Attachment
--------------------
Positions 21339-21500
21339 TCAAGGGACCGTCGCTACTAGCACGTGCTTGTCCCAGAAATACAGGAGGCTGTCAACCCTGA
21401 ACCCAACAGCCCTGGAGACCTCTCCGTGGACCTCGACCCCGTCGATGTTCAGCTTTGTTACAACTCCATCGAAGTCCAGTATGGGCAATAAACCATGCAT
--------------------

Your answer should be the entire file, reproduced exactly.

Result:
Positions 21339-21500
21339 TCAAGGGACCGTCGCTACTAGCACGTGCTTGTCCCAGAAATACAGGAGGCTGTCAACCCTGA
21401 ACCCAACAGCCCTGGAGACCTCTCCGTGGACCTCGACCCCGTCGATGTTCAGCTTTGTTACAACTCCATCGAAGTCCAGTATGGGCAATAAACCATGCAT